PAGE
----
Meet the Klezmakers

Lots of great ideas have come out of Silicon Valley garages: Apple Computer. Hewlett-Packard.
Add the Klezmakers to that list.
j. the Jewish news weekly, September 30, 2010   Read the full article

Alan - guitar
Alan started playing folk guitar in college as a way to meet girls. It took him 25 years, but he finally met one. He's now happily married with a daughter and still plays folk music (which is what Klezmer really is).

Bruce B - bass
Bruce is a veteran Bay Area musician who has worn many musical hats over the years. He plays guitar, mandolin, banjo and electric bass. He is learning to love Klezmer and is looking into his family history to uncover the unknown Singing Gypsy that must be buried there. He is also a songwriter and teller of stories.

Bruce K - accordion
After many years of marriage and even more tickling the ivories, Bruce needed a new outlet when he reached the half-century mark. Instead of a Porsche or new girlfriend, he went for a different main squeeze: the accordion. Like his cousin, Phillip Glass, Bruce has music in his Jewish blood, and he loves to express it through Klezmer - a fun and energetic way to relate to his religion through music.

Daphna - violin
Classical violin was Daphna's first love, which she abandoned for several years while concentrating on her career as a singer/songwriter. But she picked up her violin again on a lark, and now she can't seem to put it down, all for the joy of playing klezmer music, to which she believes she is genetically predisposed. She is very grateful to be in such a happy band!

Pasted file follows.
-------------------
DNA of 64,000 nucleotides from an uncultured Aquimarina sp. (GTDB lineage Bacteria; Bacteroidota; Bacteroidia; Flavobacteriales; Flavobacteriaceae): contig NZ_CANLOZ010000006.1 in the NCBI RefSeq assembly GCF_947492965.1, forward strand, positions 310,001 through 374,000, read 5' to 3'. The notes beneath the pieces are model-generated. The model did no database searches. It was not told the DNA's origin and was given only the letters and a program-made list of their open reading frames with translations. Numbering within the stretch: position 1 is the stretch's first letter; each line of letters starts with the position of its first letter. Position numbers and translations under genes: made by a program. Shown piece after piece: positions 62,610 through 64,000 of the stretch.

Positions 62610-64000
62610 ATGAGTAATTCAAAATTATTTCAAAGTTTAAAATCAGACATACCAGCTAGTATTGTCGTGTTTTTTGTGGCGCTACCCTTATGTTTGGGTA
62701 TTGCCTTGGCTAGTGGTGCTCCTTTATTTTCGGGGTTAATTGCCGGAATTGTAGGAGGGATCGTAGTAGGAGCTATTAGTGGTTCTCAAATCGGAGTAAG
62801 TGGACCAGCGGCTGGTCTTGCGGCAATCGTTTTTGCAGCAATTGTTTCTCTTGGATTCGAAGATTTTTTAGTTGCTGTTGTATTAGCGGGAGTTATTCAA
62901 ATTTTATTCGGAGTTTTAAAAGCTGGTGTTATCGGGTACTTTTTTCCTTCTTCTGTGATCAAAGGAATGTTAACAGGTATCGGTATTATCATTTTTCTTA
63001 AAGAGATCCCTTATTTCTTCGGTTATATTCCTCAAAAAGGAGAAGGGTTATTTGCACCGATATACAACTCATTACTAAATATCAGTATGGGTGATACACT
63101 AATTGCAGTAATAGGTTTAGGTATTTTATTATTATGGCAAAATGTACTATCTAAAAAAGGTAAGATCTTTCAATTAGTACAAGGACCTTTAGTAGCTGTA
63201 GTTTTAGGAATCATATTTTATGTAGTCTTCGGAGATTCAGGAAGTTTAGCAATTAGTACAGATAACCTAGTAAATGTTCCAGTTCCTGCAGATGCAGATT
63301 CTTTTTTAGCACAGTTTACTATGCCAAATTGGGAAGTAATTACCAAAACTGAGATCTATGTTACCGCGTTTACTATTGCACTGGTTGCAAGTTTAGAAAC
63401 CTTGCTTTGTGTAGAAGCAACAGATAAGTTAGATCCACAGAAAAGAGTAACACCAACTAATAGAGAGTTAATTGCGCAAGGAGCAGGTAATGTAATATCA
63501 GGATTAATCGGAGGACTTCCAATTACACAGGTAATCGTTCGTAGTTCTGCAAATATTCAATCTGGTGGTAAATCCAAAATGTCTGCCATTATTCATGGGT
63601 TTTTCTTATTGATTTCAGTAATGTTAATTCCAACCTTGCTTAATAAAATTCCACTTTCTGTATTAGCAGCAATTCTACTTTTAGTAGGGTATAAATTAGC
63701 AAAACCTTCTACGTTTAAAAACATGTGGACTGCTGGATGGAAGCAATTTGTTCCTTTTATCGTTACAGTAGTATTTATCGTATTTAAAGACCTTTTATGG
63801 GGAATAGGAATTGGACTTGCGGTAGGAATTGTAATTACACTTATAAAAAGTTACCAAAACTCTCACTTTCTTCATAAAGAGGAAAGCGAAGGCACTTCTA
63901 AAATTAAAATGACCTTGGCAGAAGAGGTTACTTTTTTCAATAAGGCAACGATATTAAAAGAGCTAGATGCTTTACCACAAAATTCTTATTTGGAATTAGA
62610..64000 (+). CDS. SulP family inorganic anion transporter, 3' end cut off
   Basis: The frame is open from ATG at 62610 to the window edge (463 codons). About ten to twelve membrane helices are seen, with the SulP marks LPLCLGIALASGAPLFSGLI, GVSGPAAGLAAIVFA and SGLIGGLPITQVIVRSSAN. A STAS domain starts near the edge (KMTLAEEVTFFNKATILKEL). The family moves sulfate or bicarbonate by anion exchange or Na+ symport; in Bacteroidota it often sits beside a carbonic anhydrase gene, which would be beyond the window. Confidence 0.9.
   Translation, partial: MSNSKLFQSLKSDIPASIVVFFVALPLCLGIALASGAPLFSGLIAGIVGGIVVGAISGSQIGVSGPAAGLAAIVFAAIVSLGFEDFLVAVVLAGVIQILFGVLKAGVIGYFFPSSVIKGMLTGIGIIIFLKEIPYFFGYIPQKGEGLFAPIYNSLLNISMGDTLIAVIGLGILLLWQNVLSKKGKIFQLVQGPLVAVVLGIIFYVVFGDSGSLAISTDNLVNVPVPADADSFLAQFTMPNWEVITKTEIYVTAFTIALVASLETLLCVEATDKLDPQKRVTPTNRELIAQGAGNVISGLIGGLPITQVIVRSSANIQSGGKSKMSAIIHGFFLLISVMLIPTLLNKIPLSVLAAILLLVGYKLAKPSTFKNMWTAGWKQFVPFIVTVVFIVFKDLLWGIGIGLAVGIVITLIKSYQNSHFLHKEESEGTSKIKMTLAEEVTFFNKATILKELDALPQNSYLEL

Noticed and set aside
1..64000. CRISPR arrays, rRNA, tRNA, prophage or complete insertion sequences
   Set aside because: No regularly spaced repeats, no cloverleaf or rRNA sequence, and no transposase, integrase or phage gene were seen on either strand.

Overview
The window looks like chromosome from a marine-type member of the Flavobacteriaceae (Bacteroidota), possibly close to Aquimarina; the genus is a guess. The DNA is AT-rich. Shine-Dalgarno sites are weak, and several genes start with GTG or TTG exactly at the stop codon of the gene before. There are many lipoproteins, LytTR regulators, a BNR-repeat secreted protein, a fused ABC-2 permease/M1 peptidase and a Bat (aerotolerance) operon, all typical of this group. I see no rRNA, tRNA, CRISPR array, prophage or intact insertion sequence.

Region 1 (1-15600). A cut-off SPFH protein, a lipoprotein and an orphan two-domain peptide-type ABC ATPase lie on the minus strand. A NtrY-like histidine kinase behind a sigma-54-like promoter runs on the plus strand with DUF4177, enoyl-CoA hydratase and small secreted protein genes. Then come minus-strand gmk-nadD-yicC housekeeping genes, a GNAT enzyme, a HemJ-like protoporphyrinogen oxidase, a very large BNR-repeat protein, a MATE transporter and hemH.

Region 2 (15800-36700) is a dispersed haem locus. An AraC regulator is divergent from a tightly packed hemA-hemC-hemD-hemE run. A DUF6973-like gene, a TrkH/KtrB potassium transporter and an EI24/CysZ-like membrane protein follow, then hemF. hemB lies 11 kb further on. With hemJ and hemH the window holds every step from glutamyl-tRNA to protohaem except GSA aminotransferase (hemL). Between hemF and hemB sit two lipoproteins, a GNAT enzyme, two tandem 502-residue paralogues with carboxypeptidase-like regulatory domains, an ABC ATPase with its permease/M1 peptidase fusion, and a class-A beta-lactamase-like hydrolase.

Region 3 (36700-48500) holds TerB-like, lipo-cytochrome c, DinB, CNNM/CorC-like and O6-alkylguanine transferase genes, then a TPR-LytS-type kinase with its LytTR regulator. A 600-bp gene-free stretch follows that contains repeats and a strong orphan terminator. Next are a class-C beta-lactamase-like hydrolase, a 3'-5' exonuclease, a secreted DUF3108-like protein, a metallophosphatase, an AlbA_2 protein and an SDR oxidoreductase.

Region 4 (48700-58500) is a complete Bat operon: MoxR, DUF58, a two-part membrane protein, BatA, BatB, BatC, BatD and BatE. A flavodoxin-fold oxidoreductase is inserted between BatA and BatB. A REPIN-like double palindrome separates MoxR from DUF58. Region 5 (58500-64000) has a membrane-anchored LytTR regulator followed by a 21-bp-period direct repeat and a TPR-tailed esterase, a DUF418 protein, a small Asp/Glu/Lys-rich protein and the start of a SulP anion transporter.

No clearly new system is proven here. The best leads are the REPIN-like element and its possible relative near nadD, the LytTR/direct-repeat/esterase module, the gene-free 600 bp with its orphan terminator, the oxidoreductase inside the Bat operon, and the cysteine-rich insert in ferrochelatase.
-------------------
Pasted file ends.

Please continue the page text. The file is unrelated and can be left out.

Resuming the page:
Elaine - vocals/drums
Elaine grew up in the Old Country - New York City - so, of course, she had to move to California to learn about Yiddish theater and Klezmer music! She enjoys singing in all different languages, so learning Yiddish to sing the music of Goldfaden, Secunda, Warshawsky and Ellstein was a real treat. Elaine is also enjoying a new role in the band, indulging in a long-held desire to own and play a bass drum.

Rachel - flute/piccolo
After trying several other instruments as a child, Rachel finally settled on the flute at age 12. Now that she's grown up, she's delighted to be playing her piccolo with a band that doesn't require marching on football fields on bitter cold nights while wearing an unflattering and itchy uniform.

Tom - clarinet
Tom grew up in the far away and exotic land of San Jose. He has made it all the way north to Palo Alto. As is true of many clarinet players, he enjoys Klezmer music because it's fun, and because it lets you play lots of notes real loud.